Anyway… as I was saying… My name is Emrys and I have written the majority of the music for this album. Which leads me perfectly into my introduction of Bill. Bill is based in New Jersey and is responsible for most of the lyrics on the album. He also sings those lyrics and is therefore the main contender for the role of “lead singer”. This has been an organic process and, certainly for this debut album, it has been the case that we work best with me laying down the land of the song musically – and Bill then washing over the music with the ocean of his words. It has been, for me, the perfect process so far. The very best case scenario. I think we are accomplishing something very special – a concise, specific, rounded collection of songs. I acknowledge we live in an age where the digital download single reigns supreme. However I believe we have created the perfect album for this age. We have the spirit of ‘the album’ in our veins. We are producing music for people who appreciate Radiohead, Pink Floyd, The Flaming Lips etc etc ad infinitum. I’m not saying that you can’t just download a song from us that you like. I’m simply pointing out that we are all about the whole. Our debut album has an almost ‘concept’ scope. The title will be “Escapism” and every song will paint a layer of the bigger picture. Each tune will put another brick in a wall that eventually tells the story of our lives. I would like Bill to wax lyrical regarding the themes of escapism that run through the entire album. See… you gotta keep coming back to this site!!!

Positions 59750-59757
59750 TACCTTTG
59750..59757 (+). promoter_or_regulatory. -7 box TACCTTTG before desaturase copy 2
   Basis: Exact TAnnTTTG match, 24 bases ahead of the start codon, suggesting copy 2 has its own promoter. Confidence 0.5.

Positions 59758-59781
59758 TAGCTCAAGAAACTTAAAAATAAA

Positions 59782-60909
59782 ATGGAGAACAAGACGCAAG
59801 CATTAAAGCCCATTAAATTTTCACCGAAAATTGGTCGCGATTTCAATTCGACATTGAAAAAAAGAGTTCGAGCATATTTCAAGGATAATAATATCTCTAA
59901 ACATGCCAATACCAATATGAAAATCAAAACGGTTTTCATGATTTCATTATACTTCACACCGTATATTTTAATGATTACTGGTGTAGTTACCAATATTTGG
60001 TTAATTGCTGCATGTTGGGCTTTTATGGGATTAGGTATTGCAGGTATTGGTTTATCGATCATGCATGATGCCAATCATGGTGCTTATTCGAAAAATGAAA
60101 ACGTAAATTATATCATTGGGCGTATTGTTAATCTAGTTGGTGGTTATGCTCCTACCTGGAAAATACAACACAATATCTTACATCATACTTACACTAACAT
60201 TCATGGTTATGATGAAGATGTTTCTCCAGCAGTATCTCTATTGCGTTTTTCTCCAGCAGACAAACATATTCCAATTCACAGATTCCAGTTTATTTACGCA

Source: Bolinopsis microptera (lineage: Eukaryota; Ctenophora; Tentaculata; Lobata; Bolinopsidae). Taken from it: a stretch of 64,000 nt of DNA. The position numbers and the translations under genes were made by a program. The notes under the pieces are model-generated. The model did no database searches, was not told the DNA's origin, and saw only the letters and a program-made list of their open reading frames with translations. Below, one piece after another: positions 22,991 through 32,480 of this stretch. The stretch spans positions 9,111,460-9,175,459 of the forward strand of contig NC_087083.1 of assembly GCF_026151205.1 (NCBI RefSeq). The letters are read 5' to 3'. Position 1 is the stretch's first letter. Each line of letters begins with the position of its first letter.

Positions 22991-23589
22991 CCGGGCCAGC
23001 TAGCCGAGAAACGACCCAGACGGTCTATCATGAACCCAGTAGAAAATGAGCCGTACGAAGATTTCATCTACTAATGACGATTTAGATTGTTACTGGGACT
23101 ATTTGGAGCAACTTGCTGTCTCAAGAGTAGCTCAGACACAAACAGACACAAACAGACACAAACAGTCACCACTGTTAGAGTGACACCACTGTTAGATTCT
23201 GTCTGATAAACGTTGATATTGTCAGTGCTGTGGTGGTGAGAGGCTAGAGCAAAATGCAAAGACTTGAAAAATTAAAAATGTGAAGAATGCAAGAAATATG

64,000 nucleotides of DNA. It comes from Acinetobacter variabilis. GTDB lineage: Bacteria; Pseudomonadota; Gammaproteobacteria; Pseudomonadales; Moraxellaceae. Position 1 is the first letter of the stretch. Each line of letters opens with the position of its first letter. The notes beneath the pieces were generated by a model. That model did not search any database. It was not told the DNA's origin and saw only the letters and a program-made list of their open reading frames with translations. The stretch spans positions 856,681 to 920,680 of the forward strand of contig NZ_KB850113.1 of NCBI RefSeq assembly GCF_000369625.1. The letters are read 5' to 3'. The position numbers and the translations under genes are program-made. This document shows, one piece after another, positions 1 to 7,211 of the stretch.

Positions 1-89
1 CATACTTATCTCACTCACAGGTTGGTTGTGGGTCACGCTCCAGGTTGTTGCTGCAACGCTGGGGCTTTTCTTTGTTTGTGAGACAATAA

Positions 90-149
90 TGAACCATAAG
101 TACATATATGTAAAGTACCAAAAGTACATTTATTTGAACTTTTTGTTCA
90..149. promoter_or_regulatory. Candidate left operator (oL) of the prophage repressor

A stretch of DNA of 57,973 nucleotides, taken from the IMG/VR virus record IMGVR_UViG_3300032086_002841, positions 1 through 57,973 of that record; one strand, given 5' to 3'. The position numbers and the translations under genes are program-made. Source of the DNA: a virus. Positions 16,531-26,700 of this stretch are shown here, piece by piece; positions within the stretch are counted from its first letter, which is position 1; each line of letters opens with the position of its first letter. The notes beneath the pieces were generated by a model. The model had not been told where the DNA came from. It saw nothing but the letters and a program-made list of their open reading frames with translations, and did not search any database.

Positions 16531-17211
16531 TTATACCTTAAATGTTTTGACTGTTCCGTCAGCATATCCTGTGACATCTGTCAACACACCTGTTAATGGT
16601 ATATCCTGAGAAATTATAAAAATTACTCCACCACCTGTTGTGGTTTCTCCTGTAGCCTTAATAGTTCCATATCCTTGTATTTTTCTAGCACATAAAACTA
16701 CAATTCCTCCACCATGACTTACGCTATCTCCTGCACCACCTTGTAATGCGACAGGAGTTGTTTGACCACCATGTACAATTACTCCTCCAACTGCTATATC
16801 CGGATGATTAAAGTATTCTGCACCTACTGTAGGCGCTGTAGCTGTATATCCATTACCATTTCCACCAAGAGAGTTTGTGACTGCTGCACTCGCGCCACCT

In the meantime… well… I just wanted to say a personal hello. Music can be so impersonal. There really is no need for it to be that way. The Eleventh Hour Initiative is here to stay. Tell your friends! Tell anyone that you think would be up for a little ‘pushing things forward’.
And remember… our debut album has not yet been released. By reading this site now you are getting a sneak preview. I hope you stay on board for the whole journey!